Backtrack two games and you’ll find yourself marveling at perhaps one of Brooklyn’s most joyous victories of the season, the 116-103 victory against the Toronto Raptors in which Mike James, who hadn’t laid a foot on NBA hardwood since the year 2018, stole the show with 11 points, eight assists, and three rebounds in just 21 minutes. We wrote about it extensively, but the dude looked off KEVIN FREAKING DURANT to nail a stepback 20-foot jumper during Brooklyn’s fourth quarter. It was madness, an indescribable feeling watching a relative unknown close out the game for Brooklyn with Kyrie Irving and Kevin Durant on the same dang floor.
You know, an experience like no other.
Just a few weeks prior, Landry Shamet capably manned backup point guard duties for a roster that had just one available lead guard (Kyrie Irving) with Chris Chiozza and James Harden all but ruled out for the regular season. Oh, and he did this while shooting a tremendous 50.8 percent from deep from April 1st to April 20. Just bonkers.
March was defined by the astronomical efforts of sophomore center Nicolas Claxton, who came off a year-long layoff to almost instantly demand rotational minutes on a veteran-laden team looking to solidify its lineups. Seriously, the dude clamped up the likes of Damian Lillard, Bradley Beal, CJ McCollum, Russell Westbrook, and former Net Caris LeVert all in the same week! In fact, his defensive efforts have been the difference between the best defense in the league and the fourth-most porous defensive rating depending on whether he’s on or off the floor.
Shoot, you could even point to 24-year-old Bruce Brown as the guy who kickstarted all of this madness by revolutionizing the (non-)shooting guard position during February. Brown unleashed a floater that was worthy of big-time praise, showcased a hunger for offensive boards that still gets the people going, and flashed an instinctive understanding of how to better accentuate Brooklyn’s record-breaking offense with timely off-ball cuts, even sometimes handling duties as a small-ball 6’4” center.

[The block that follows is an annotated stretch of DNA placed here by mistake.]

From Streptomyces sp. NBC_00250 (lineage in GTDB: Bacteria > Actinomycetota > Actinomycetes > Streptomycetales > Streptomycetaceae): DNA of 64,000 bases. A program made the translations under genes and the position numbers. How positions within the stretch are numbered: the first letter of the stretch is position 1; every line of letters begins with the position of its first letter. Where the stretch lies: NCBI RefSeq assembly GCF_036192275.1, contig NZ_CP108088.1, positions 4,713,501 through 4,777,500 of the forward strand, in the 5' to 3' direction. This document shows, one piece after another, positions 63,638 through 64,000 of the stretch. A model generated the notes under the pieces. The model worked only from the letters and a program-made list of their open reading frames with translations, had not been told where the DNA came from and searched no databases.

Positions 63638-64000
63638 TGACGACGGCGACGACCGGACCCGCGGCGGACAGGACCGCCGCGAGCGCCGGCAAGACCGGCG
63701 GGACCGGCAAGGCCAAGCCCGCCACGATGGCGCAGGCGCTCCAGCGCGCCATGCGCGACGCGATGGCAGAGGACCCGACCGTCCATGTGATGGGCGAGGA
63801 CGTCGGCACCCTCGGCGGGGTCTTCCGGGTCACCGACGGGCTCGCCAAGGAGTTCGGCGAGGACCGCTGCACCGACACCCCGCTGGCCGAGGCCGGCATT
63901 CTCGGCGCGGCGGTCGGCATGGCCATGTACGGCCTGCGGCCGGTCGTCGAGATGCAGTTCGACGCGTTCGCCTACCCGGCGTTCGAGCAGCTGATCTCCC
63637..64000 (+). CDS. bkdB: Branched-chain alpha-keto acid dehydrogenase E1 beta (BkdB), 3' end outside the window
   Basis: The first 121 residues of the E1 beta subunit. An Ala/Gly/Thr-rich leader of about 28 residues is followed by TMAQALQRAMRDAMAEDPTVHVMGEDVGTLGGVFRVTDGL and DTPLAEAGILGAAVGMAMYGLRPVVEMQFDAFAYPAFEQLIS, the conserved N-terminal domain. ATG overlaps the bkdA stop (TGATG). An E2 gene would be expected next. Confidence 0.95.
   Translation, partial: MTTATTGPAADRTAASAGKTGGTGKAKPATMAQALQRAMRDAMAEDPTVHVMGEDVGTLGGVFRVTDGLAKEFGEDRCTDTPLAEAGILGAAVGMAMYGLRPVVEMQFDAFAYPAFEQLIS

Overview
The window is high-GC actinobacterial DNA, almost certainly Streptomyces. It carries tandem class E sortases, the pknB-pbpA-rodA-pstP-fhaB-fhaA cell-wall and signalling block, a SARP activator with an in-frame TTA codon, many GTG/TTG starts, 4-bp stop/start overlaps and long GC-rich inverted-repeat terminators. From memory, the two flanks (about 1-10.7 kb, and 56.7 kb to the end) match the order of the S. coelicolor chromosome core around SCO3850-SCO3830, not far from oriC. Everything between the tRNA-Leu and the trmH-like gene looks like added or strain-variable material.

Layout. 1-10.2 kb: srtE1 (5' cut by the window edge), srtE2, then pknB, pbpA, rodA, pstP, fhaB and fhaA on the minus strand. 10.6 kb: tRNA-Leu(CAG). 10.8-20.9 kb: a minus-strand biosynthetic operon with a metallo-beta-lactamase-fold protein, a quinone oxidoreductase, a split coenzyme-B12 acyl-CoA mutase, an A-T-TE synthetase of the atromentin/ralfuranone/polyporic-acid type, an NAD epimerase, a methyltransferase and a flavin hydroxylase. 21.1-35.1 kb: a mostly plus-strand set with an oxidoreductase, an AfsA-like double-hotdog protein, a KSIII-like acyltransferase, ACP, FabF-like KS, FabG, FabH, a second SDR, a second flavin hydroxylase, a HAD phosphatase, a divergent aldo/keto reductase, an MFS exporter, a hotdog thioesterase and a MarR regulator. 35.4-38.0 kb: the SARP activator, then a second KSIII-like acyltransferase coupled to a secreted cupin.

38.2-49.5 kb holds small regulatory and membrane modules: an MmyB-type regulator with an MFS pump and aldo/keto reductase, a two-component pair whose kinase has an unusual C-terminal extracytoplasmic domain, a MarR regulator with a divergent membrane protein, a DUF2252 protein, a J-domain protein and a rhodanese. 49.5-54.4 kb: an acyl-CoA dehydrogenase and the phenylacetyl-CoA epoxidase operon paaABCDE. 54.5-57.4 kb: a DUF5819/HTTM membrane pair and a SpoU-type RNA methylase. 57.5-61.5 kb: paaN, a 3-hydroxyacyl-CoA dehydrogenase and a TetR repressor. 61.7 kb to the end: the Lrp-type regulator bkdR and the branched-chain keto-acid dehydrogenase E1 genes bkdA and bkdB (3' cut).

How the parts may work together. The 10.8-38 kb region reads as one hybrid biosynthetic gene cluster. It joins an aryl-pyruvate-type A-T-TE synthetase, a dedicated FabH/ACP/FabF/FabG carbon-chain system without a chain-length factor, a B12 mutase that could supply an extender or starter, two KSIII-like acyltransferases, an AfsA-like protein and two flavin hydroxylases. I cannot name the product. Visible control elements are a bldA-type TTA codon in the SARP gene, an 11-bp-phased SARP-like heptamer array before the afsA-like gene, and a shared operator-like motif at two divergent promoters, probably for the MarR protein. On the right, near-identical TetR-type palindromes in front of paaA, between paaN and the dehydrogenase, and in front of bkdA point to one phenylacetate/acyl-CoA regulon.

“I think every night you watch us play, it could be Tyler Johnson, Landry, tonight Mike James played huge for us. This is literally his second game playing with us,” said Joe Harris about the Nets’ ever-prosperous depth after the win against Toronto. “But this is just one of those things where everybody comes in; I think Steve and the coaching staff, they just instill a level of confidence; your teammates instill a level of confidence and you just go out and play your game, be aggressive; and I think there’s a level of respect amongst each other, individually, and in the locker room where you can play free and you can play with confidence.”
This Nets season could best be described as a series of dualities. Brooklyn is a team with three stars, though it boasts incredible depth that can carry the load when its best players are unavailable. The Nets are a veteran-heavy group, but with a collection of scrap-heap finds and castaway youngsters like a rebuilding franchise, leading to a series of breakout performances that would rival most lottery-bound teams.
This tweet put it best; Nets fans are currently reliving the glorious hopefulness of the 2018-2019 season, but with bigger stakes on the line. Plug-and-play away, Steve Nash. It’s made for a miraculous season.
Enjoy it, Nets fans. You’re witnessing something special.